Are you protecting your data?
Remarkably, if you’re like many of your colleagues, no. According to a recent survey conducted by the Healthcare Information and Management Systems Society (HiMSS), more than 30 percent of hospitals are still transmitting data unencrypted, leaving it vulnerable to hackers.
“This … leaves the door wide open to potential tampering and corruption of the data, in addition to a large potential for a breach,” the report reads. “If a computer, laptop, thumb drive or backup were to be stolen, any person would be able to access such information.”
What’s worse is that just 57 percent of acute care facilities and 41 percent of non-acute care facilities cite using intrusion detection systems. And only 78 percent of acute care facilities use some sort of firewall.
“Firewalls monitor and filter network traffic — not having firewalls may leave an organization susceptible to compromise,” the report reads. “Simply put, firewalls are a basic component of network security.”
Read the full report: http://www.himss.org/sites/himssorg/files/2016-cybersecurity-report.pdf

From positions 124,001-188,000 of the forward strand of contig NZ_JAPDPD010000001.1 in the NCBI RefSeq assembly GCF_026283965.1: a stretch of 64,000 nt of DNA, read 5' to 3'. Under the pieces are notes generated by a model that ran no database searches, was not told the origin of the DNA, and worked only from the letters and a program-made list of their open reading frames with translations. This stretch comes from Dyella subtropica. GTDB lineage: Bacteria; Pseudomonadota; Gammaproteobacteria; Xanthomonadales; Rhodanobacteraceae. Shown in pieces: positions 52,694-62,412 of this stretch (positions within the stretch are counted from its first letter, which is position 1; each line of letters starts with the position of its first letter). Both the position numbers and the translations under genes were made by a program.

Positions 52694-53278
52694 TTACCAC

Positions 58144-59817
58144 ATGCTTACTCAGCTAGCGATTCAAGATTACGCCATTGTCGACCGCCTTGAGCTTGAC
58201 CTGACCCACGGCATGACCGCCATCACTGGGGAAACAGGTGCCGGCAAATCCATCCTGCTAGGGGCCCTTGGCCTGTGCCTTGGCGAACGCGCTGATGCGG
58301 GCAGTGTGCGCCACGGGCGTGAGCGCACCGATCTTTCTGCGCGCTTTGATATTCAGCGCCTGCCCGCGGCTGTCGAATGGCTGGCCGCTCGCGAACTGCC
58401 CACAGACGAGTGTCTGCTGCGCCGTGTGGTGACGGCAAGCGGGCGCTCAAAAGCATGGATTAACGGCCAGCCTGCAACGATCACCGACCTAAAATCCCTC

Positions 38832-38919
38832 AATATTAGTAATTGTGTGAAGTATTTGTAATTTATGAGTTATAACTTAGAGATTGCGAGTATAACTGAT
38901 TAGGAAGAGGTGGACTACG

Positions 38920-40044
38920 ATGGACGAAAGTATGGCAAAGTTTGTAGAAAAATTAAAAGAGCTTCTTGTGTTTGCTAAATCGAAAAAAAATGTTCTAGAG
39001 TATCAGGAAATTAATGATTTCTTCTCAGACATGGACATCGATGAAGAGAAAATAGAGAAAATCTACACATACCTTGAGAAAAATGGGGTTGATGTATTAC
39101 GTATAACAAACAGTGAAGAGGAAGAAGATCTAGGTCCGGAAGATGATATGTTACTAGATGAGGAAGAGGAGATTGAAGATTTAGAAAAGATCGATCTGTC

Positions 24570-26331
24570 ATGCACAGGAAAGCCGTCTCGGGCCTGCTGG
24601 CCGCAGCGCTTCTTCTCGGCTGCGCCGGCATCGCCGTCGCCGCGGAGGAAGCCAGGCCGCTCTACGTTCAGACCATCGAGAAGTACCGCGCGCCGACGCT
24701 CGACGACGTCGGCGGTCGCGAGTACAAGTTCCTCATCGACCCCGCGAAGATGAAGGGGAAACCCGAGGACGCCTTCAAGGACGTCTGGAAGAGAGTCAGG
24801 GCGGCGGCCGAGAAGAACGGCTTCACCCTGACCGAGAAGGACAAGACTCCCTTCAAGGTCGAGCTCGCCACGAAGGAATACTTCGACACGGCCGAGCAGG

So, with this seeming openness to vulnerability within our systems, what can be done to prevent something bad from happening?
The first steps should be obvious. If you’re uncertain how you’re transmitting your data, find out. Make sure it’s encrypted at all times — not just in transit, but at rest as well. Make sure you have a firewall installed and are using some sort of intrusion detection system.
Once those things are in place, there are other data matters worth considering.
According to another recent study, only one in 10 organizations has so-called “data maturity.”
“These organizations use offsite archiving applications or retention policies, in addition to backing up data with de-duplication, offsite replication or disaster-tolerant replication,” writes Jessica Davis of HealthcareITNews.
Dave Dimond, a chief technology officer at a cloud computing provider, says that one of the biggest issues is that security often times falls on a “lower line of the budget,” and thus doesn’t take quite as high of a priority within the organization.
“We believe that a detailed plan is where you start,” Dimond says. “To understand cyberattacks, organizations must start to look at the ways it’s currently protected and consider what it takes to create your vault.”
What’s a vault, you’re asking? Good question. According to Davis, a data vault is a completely isolated environment. It’s protected with what Dimond calls an “air gap,” which creates space between the primary system and the backup. The gap opens to sync data and closes immediately, creating isolated protection.
Because of the increase of cyber attacks on healthcare systems, including ransomware, Dimond and his colleagues recommend having a “total recovery strategy” if at all possible.
So, yes, it seems we still have a ways to go to have fully protected data in the healthcare industry. But don’t wait for a bad thing to happen to start taking action. Investigate now and do as much as possible to protect your data.